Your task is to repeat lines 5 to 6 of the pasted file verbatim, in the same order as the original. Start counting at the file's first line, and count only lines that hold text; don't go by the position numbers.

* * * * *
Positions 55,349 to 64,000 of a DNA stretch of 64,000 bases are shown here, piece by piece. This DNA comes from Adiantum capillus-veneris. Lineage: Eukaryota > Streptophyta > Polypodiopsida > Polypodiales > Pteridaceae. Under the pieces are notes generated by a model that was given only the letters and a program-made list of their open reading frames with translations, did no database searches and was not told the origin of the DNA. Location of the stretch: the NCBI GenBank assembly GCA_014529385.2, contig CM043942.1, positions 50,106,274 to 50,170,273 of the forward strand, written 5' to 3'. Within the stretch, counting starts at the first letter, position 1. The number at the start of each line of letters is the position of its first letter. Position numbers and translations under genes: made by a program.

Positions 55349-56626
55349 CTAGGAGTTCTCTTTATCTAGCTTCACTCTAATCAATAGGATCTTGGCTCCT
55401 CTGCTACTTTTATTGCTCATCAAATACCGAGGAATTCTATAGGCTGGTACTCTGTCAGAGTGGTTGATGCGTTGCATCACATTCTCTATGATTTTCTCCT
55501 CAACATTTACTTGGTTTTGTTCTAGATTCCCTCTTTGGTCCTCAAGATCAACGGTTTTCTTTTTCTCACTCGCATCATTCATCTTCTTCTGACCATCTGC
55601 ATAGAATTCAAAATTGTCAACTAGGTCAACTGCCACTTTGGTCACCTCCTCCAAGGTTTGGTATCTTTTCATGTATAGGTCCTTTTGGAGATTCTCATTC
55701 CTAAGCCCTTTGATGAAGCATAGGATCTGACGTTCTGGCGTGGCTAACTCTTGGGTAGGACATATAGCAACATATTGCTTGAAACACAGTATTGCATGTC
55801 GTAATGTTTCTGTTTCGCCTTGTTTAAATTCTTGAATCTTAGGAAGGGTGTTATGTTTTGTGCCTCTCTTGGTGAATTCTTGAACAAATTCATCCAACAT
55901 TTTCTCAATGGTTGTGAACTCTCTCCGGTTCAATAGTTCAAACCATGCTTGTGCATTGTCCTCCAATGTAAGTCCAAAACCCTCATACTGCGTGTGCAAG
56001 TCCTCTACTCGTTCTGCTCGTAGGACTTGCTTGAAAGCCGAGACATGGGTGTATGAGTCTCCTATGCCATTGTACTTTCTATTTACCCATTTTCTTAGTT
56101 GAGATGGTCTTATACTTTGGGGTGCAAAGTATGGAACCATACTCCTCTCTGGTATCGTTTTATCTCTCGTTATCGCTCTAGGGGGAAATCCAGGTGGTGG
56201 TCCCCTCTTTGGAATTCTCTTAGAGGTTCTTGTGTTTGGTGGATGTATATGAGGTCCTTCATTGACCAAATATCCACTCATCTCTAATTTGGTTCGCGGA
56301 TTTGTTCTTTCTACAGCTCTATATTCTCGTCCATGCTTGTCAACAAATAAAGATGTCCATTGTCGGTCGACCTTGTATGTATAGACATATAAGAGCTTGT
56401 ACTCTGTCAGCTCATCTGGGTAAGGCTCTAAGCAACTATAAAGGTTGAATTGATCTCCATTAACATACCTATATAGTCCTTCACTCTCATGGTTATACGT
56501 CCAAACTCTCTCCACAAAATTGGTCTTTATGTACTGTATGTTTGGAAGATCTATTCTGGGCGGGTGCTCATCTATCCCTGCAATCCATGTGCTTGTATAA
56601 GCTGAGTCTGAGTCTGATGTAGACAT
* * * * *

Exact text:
55501 CAACATTTACTTGGTTTTGTTCTAGATTCCCTCTTTGGTCCTCAAGATCAACGGTTTTCTTTTTCTCACTCGCATCATTCATCTTCTTCTGACCATCTGC
55601 ATAGAATTCAAAATTGTCAACTAGGTCAACTGCCACTTTGGTCACCTCCTCCAAGGTTTGGTATCTTTTCATGTATAGGTCCTTTTGGAGATTCTCATTC